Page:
Planning Your Flights
As an avid drone user, I can tell you one of the most difficult parts of planning a flight is determining where I can and can't fly. We all know the FAA has placed restrictions in certain areas, but local government or restrictions could make your flight planning difficult. To give you an example, when I first purchased my drone I was ready to take it with me everywhere. It wasn't until I showed up to a few local parks that I was made aware of the fact that drones weren't allowed. Of course, I learned my lesson quickly and now call ahead, but even this proved to be overly difficult. Recently, I've been using the phone app - AirMap to plan my flights and find out about any restrictions in the area I'm looking to find. AirMap isn't a random company spitting out flight restrictions and maps, but instead they are an app that is approved by and working with the FAA to grant flight approvals as well as make drone pilots aware of any local restrictions.
Coming straight from their homepage "AirMap is an approved U.A.S. Service Supplier of the Low Altitude Authorization and Notification Capability system (L.A.A.N.C.) to U.S. commercial drone operators". Basically, the FAA has recently been working with private parties to dramatically increase the wait time to get a flight approved in controlled airspace. AirMap takes it one step further and makes the entire approval process possible through their mobile application. Through the LAANC program, private companies can submit and approve drone users for flights that would otherwise have previously taken days or weeks to be approved for. Approval for controlled airspace is just one of the many features offered in the application though.
If you are curious about what rules or regulations may exist in your area, you can open the app and view all of them in real time. This is by far my favorite feature. I frequently fly on this mesa down the street from us, but have been unable to find any sound evidence on the flight restrictions. As soon as I opened the application up, I was able to see the only ones in place are the generic FAA rules (height, line of sight, no flying over people, etc). The AirMap app can easily alert you of flight restrictions due to sporting events, concerts, emergency flights in the area, and more.
Planning your flight couldn't be easier with AirMap. When it comes to the area that you plan on flying in, you can draw a custom flight path or use the app's prebuilt shapes. You can then increase or decrease the margins to let the app know the general whereabouts of your flight. After you've planned out the actual route, the next screen will let you set your flight take off time and designate how long you plan on flying. There are also a few generic questions like ``Are you keeping the drone in line of sight? Are you flying over crowds?``. Once you've set up your flight route and timing information, AirMap will let you see the regulations in the area. Some of these regulations might just be advisories, whereas some of them are hard flight bans. These bans could be due to the time of day, for instance, a sporting event will have the airspace around the venue closed for a few hours before and after their event.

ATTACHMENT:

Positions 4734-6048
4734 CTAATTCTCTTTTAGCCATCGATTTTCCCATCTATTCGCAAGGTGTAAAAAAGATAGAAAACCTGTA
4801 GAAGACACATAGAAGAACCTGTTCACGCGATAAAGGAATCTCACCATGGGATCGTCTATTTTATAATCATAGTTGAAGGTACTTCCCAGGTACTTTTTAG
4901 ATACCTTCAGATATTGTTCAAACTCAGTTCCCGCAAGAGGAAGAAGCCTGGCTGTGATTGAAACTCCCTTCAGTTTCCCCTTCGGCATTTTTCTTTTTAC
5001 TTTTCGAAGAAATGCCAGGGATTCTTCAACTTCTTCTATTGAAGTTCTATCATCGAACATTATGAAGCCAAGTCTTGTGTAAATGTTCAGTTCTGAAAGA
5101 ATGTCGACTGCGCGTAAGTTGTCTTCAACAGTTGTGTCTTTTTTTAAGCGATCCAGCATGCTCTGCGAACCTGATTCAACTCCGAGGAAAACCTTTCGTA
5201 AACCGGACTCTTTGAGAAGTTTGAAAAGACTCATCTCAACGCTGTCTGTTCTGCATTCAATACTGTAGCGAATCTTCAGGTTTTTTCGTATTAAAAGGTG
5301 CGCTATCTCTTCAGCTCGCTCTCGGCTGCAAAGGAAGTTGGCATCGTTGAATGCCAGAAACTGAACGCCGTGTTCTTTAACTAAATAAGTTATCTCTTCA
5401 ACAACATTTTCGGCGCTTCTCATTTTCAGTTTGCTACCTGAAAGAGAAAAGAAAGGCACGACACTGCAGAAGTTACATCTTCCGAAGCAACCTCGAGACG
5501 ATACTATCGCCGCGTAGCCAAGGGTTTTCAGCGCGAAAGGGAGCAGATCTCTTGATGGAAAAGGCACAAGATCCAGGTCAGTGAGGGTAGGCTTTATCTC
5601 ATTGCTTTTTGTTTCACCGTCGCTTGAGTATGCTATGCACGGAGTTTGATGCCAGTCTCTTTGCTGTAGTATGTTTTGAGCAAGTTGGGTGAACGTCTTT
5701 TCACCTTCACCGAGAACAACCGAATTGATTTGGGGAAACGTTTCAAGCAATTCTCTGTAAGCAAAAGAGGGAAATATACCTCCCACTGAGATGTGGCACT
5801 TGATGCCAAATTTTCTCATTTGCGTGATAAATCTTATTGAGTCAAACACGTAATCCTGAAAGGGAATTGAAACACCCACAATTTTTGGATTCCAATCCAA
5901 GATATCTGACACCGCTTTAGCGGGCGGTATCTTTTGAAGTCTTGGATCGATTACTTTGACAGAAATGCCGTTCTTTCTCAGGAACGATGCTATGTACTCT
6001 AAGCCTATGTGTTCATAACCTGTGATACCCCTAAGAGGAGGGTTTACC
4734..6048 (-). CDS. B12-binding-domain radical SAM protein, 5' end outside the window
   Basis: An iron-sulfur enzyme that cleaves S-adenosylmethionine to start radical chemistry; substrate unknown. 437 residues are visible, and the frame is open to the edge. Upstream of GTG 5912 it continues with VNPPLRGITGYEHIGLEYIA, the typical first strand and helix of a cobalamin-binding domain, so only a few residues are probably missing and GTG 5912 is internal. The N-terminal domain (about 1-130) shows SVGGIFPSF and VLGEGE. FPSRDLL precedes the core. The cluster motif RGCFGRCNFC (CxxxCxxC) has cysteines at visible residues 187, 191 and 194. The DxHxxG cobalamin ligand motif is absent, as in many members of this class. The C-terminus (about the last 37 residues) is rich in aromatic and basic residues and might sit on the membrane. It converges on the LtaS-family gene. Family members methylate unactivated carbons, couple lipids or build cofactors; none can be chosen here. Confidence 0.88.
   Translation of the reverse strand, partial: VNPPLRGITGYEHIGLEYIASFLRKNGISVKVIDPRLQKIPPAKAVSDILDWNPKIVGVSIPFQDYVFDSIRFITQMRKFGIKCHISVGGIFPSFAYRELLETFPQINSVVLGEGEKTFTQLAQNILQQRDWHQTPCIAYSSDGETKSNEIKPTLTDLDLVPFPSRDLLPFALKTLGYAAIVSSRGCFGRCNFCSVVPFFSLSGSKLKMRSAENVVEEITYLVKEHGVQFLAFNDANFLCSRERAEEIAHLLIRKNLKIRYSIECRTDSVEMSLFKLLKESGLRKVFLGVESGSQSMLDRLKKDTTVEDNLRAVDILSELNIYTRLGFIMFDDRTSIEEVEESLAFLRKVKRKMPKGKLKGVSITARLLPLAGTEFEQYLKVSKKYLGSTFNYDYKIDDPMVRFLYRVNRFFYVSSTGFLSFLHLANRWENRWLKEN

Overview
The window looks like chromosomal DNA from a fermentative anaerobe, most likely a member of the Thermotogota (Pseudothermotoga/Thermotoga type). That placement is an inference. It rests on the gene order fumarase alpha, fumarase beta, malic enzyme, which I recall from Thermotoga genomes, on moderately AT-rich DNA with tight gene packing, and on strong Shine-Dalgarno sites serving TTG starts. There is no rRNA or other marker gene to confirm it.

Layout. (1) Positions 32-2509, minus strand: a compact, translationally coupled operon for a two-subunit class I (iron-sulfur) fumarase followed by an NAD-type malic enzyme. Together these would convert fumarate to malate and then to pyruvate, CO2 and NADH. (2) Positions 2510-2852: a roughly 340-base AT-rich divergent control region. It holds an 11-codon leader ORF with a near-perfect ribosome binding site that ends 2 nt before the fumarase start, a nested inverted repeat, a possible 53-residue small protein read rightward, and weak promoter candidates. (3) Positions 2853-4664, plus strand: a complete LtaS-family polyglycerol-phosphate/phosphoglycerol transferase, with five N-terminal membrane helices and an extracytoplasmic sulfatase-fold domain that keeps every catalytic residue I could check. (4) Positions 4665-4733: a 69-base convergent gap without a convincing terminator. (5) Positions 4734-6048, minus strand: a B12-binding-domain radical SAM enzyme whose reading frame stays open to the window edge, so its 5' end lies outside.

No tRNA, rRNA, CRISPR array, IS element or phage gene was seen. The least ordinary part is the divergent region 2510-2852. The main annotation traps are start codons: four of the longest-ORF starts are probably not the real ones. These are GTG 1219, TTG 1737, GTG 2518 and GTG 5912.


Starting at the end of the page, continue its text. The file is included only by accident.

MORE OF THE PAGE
Restrictions & Advisories
AirMaps will let you know the regulations in two categories: Restrictions & Advisories. If there are restrictions where you plan on flying, you are able to apply for approval for your flight. If approved, you're all set and can hit the skies. If the flight is denied, please follow the rules and don't put your drone up. These restrictions are put in place for a reason, don't ruin the fun for everyone :). As you can see in the example picture, the Flight Ban shown is temporary and will be lifted after a specific time. (There was a Rockies baseball game schedule). You should make yourself aware of any advisories from the app and take them into consideration before putting the drone in the sky. Most of the places I've been flying at recently have flight advisories but no actual restrictions. Advisories are generally warnings about Heli-pads in the area, small events around you, etc. Definitely read them and make yourself more aware of your flight surroundings.
After you've planned your flight route, scheduled your flight time, checked the restrictions and advisories, it's time to see the weather. I know there are a lot of drone apps out there that let you see wind, weather, rain, etc, but it's great to have another one thrown in the mix. Especially since it will be showing you the weather for your scheduled time, not necessarily the time of viewing the weather. This comes in handy when you are planning a flight for the next day or maybe over the weekend.
There’s the basic breakdown of the AirMap app and how to use it. If you are interested more in the flight approval system through L.A.A.N.C, check out their video explaining L.A.A.N.C and how they’ve integrated with the FAA (Full Video Here). This app is a powerful addition to the drone apps already out there, and I highly recommend using it. I mean, seriously, it’s FREE! Now get out there and plan some flights. As always, if you have any questions about the application or have some other apps you use, I’d love to hear them!